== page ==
Tuesday , April 16 2024
Everyone wins with the high-def DVD format war, except Toshiba and its HD-DVD product.

It’s Sooner Rather Than Later in the High-Def DVD Format War

Who would have thought that one film studio would cause the billion dollar home video market to change almost overnight? Of course, the only studio that could would be Warner Bros. since it owns a 20% share in DVD and VHS shares. It stood the most to gain and lose from the format war.

Matt Paprocki pretty much summed this event up, and the only thing I might change is the title from “Possible HD DVD Death Looming” to “Probable.” Everyone is saying it.

Almost everyone wins with a single format. Of course, Toshiba is the biggest loser since it manufactures HD DVD, but it was either them or Sony.

Here are a few things worth noting:

  • Matt correctly points out that the Playstation 3 has served as the white rabbit for the Blu-ray camp, something that this writer believed Sony had the wrong focus on. Sure, Sony appears to have won the high-def DVD war, but its victory seems to be at the PS3’s expense (but that’s another issue). The Playstation 3 has been a huge boost to the number of Blu-ray player households, and the HD-DVD didn’t get the boost it wanted from the Xbox 360, which only supported HD DVD via an additional add-on (i.e. no native playback capability).
  • Blu-ray was surprisingly aggressive in its pricing promotions during the holiday season (e.g. 2-for-1 deals). All HD DVD could muster was free movies via mail-in rebate if you bought a new player. One of the reasons to buy HD DVDs were that they were supposedly cheaper to buy than Blu-ray discs.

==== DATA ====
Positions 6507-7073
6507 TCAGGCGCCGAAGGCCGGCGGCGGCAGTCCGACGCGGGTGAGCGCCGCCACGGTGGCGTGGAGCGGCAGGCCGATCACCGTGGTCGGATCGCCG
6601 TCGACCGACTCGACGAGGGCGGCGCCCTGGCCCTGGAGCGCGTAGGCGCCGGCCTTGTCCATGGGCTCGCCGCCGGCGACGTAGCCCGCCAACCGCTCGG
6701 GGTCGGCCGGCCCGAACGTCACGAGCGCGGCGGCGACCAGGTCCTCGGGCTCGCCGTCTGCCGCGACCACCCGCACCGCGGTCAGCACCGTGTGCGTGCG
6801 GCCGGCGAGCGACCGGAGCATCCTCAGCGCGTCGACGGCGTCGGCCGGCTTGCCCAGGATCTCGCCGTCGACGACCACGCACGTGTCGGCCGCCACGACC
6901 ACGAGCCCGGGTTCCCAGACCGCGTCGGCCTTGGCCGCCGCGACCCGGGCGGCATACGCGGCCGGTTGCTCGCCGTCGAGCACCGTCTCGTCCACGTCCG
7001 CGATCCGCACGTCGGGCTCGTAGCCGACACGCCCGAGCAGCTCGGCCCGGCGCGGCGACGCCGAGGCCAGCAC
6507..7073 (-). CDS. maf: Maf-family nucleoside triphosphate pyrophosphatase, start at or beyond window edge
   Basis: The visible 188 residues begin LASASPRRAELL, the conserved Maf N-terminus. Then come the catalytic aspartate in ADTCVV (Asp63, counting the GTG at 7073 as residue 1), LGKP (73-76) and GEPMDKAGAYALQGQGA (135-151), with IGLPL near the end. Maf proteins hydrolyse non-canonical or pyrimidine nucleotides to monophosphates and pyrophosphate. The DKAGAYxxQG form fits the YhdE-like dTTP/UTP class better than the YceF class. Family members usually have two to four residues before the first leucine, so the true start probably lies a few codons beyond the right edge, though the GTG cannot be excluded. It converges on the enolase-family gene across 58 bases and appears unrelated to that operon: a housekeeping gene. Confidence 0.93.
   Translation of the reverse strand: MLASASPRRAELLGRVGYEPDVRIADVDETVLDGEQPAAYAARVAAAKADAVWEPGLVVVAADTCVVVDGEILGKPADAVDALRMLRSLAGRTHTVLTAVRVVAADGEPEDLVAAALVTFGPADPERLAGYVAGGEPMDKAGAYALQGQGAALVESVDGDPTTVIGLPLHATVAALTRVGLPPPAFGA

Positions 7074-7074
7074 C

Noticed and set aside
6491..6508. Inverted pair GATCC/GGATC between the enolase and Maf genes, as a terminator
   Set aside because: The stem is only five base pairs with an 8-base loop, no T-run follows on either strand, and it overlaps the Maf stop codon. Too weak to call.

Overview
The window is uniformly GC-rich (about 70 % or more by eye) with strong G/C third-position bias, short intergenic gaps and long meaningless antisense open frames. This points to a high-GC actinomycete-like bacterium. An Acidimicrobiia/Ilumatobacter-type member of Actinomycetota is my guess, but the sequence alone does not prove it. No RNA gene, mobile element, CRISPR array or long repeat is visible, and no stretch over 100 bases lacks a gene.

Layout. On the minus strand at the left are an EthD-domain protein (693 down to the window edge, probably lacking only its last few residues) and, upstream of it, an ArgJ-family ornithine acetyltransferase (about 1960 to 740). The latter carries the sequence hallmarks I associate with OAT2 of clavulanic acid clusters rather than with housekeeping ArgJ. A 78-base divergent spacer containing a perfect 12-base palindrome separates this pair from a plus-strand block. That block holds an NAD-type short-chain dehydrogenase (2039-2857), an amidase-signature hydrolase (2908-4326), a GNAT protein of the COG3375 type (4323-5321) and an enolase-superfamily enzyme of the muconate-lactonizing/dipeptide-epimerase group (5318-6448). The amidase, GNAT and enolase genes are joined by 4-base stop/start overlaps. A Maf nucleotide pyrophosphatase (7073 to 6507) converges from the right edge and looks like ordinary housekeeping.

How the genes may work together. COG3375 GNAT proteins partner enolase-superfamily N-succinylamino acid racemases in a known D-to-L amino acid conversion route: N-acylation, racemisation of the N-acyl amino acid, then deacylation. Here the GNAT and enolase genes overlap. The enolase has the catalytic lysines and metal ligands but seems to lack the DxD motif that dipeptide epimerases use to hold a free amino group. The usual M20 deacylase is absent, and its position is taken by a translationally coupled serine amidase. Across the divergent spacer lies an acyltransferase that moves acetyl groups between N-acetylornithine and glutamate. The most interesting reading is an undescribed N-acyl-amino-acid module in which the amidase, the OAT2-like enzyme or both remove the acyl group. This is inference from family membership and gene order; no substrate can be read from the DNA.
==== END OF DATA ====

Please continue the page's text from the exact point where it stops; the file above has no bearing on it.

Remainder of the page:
• Blu-ray was also more aggressive in releasing more high-profile movies (i.e. fanboy flicks) than HD DVD was (Transformers aside). Video game console makers can tell you that blockbuster titles sell hardware.
  • HD DVD hardware was cheaper than Blu-ray hardware, which made it less appealing for retailers to stock.

The funny thing is that both formats still haven’t been able to deliver the features promised that would make either more attractive than regular DVD. Now that consumers can confidently buy Blu-ray players without the fear of investing in a dead format (sorry, HD DVD owners), they can now enjoy the headaches that early Blu-ray adopters experienced.

The whole format war was absurd from the beginning. Now, a host of reasons can be cited from WB jumping ship. DVD sales declined in 2007 from 2006, but that was predicted. Sure, consumer confusion could be blamed. You could take a stab at piracy and video games as well. But don’t forget about inflation, gas and oil prices (it finally hit $100/barrel), the banking and mortgage crises, and the general bleak global financial and political outlook.

In the end, a single high-def DVD format is a really good thing. But WB shouldn’t be praised for choosing a single side a few years too late. Everyone was greedy and everyone should be blamed for the war. The lone studio holdouts Paramount and Universal will probably switch sides soon and the war can officially be declared over.

It sucks because now I lost my bet and I owe my friend a Blu-ray player.

About Tan The Man

Tan The Man writes mostly about film and music. He has previously covered events like Noise Pop, Outside Lands Music and Arts Festival, South By Southwest, TBD Festival, and Wizard World Comic Con.

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